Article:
A chain-of-title search for this property revealed Deed AM, Book 22, 209 (December 14, 1831):
“Buildings, Spermaceti Works, Oil Factory, Blacksmith Shop, Stable Coach House, Tool House, Carpenter’s Workshop, and Wharf, Screw Dock, & Lot…together with all machinery, fixtures, tools, utensils, implements of the said Spermaciti & Oil factory, and 40 Screws & Fixtures & apparatus to the Screw Dock, & other buildings, wharves, docks, landings, landing places, streets, & ways.”
According to Joseph Blunt, editor of the American Register, the Kensington Screw Dock Company was formally incorporated in 1832-33:
“That JAMES MOTT, WESTERN C. DONALDSON, SAMUEL C. BUNTING, THOMAS W. MORGAN, JACOB T. BUNTING, WILLIAM FENNELL JR., THOMAS S. RICHARDS, THOMAS M. COFFIN, and JONATHAN PALMER, are hereby appointed commissioners of the Kensington Screw Dock Company.”
James Mott and Thomas M. Coffin are the husband and brother of famed abolitionist and women’s rights advocate Lucretia Mott (buried nearby at the Friends Fairhill Burial Grounds, 9th & Cambria Streets). The Coffins (including Lucretia, Thomas and their father) moved from Nantucket, MA, to Philadelphia, originally as commission merchants. James Mott was a teacher at Nine Partners, New York, where he met Lucretia Coffin. James Mott joined the Coffins in Philadelphia and later, married Lucretia.
Soon after the erection of the Kensington Screw Dock, it was advertised for sale (Dec. 13, 1833):
“Valuable Real Estate. Kensington Screw Dock. Will be sold at the Merchants’ Coffee House, Philadelphia, on the 19th of December next, at 7 o’clock in the evening,
“All that valuable property known as the “Kensington Screw Dock, situated on Penn-street, Kensington, containing in front on said Penn-st. 150 feet, and containing that width into the river Delaware; together with all the improvements, consisting of a new brick building, 50 feet square, with all the machinery therein contained, forming the most complete establishment in the country for the manufacture of sperm oil and candles; a frame building 75 feet by 20 feet, both fronting on Penn-street. Also, blacksmith’s shop, tool house, stable and coach-house, carpenters’ shed, &c.; together with the screw dock, in complete order, and which has been in successful operation for the last two years, having raised during this time one hundred and fifty sail, from canal boats to ships of 600 tons burthen. This plan has advantages over every other for the purpose, is simple, and not liable to get out of order; an appropriation of $200 from its earnings being sufficient to keep the whole property in repair. It is secured by patent; and by an act of the legislature passed at the last session. A company can be incorporated for conducting the business. With constant employment it is capable of earning $10,000. The receipts for the present year have been $4,000; and from the whole property exceeding $5,000; the expenses for labor, hire of horses, about $1,000.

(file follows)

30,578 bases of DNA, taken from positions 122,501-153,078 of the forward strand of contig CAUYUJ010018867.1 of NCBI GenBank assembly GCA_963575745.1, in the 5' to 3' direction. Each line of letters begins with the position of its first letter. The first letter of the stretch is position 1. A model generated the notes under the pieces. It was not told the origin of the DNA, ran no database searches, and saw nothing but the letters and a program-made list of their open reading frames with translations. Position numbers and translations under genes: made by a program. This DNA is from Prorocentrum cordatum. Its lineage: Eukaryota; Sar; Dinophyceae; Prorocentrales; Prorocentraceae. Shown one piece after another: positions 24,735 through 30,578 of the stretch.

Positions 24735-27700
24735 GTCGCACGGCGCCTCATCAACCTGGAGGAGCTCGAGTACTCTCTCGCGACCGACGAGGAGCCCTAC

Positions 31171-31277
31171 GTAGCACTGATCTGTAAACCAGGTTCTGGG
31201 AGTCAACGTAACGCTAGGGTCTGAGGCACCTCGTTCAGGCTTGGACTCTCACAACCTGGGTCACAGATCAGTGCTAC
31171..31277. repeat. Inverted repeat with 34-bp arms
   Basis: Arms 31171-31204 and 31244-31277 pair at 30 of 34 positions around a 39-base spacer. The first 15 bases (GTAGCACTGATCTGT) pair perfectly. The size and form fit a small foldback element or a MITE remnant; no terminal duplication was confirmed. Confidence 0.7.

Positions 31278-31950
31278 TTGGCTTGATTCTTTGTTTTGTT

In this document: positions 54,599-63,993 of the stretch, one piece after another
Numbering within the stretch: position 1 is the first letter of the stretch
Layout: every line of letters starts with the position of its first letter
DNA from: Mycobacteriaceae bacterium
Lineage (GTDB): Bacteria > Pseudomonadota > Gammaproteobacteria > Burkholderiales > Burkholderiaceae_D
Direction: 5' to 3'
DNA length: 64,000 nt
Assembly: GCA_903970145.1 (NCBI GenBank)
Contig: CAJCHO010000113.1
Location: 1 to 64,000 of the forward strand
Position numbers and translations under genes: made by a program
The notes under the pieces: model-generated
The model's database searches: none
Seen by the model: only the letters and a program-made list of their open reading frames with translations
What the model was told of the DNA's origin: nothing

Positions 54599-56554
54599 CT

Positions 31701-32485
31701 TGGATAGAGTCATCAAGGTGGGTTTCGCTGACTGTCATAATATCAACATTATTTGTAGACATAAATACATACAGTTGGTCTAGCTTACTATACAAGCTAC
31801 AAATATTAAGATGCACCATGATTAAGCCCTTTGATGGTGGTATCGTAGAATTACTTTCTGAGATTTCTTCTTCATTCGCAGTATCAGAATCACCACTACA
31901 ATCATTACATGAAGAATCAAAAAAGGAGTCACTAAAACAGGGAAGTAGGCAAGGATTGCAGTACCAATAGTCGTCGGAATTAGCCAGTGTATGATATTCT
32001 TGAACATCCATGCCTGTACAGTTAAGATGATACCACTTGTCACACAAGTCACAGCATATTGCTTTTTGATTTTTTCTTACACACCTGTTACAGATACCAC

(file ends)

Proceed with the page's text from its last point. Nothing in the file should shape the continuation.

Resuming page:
“Upon the lot there is sufficient room without interfering with the operations of the screw dock, for the erection of buildings of any description, particularly for any manufactory where steam power might be required.